The Monetary Policy Committee (MPC) is seen unanimously voting to continue status quo on the policy repo rate as a solid increase in aggregate demand is yet to take shape even as the retail inflation print in May and June was above its upper tolerance level.
The six-member MPC has kept the repo rate (the interest rate at which banks borrow from the Reserve Bank of India to overcome short-term liquidity mismatches) steady at 4 per cent since it last cut this rate by 40 basis points from 4.40 per cent in May 2020.
115 bps cut since last March
Overall, since the onset of the Covid-19 pandemic in March 2020 in India, the repo rate has been cut by 115 basis points to mitigate its impact on the economy.
The Committee is also expected to persist with its accommodative stance to support growth till it gains traction on a durable basis while ensuring inflation remains within the target of 4 per cent with the lower and the upper tolerance band of 2 per cent and 6 per cent, respectively.
According to the RBI’s latest monthly bulletin: “While several high frequency indicators of activity are recovering, a solid increase in aggregate demand is yet to take shape... A pick-up in inflation is driven largely by adverse supply shocks and sector-specific demand-supply mismatches caused by the pandemic. These factors should ease over the year as supply side measures take effect.”
Rahul Bajoria, Chief Economist, Barclays Securities (India), observed that while the Covid caseload has declined significantly since April, the overall trajectory of economic variables has not changed sufficiently to warrant any material change in the RBI’s policy stance in the August MPC meeting.
He expects the RBI to keep rates unchanged in August as well as continue to buy bonds for some time under the G-SAP (Government Securities Acquisition Programme). The MPC is also expected to maintain an accommodative policy stance.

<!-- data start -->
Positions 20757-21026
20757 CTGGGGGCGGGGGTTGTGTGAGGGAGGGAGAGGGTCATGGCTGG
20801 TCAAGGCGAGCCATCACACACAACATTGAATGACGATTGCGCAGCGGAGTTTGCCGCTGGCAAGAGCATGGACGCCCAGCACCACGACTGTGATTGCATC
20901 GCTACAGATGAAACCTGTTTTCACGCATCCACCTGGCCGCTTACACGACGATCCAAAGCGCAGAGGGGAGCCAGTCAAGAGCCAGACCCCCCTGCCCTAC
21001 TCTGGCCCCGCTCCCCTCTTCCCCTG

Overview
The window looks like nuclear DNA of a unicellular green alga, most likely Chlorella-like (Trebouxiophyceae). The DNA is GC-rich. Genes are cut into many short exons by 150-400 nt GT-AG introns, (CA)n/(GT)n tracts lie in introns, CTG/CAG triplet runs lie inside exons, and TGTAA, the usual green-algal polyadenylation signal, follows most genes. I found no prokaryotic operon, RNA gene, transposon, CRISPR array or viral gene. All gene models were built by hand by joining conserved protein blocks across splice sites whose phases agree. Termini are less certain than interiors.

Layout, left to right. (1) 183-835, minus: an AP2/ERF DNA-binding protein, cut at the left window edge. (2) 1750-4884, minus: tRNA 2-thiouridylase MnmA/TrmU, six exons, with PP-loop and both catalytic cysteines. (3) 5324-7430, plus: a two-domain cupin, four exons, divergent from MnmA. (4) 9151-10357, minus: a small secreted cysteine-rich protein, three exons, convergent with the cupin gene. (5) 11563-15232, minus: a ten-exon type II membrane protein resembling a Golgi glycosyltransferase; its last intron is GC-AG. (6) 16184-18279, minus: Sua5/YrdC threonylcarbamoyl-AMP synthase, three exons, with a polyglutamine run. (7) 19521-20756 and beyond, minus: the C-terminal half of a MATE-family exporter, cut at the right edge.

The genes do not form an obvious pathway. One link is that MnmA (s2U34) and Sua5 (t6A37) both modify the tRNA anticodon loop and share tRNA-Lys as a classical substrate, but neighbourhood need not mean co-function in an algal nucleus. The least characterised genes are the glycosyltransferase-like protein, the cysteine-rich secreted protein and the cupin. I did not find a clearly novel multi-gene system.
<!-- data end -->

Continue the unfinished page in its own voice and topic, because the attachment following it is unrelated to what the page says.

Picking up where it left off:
“Our reading of high frequency activity indicators suggest no reason for the RBI to adjust its overall growth outlook, though its inflation forecasts may need to be revised modestly higher,” Bajoria said.
Unlikely to rock the boat
Radhika Rao, Senior Economist, DBS, said that the MPC is unlikely to rock the (policy) boat in its August bi-monthly monetary policy review, opting to keep the repo rate at 4 per cent and the policy corridor unchanged. “Forward guidance will favour a continuation of the accommodative policy stance to guard against growth risks, especially the third Covid wave,” she said.
“The accompanying commentary will heed inflation risks through close monitoring and refrain from tweaking the policy levers for now,” Rao said in a report.
According to the DBS report, the preference to gradually draw out excess liquidity might increase the sizes of variable reverse repo rate (VRRR) auctions while reaffirming support for the ongoing G-SAP program.
The impact of a VRRR increase might be marginal given the scale of surplus liquidity (estimated at ₹7.5-8 lakh crore) – bank liquidity plus government cash balances.
“Nonetheless, it affirms the central bank’s intent to mop-up liquidity at a calibrated pace before setting the stage for a reverse repo increase and change in policy stance around the end of 2021 or early 2022,” Rao said.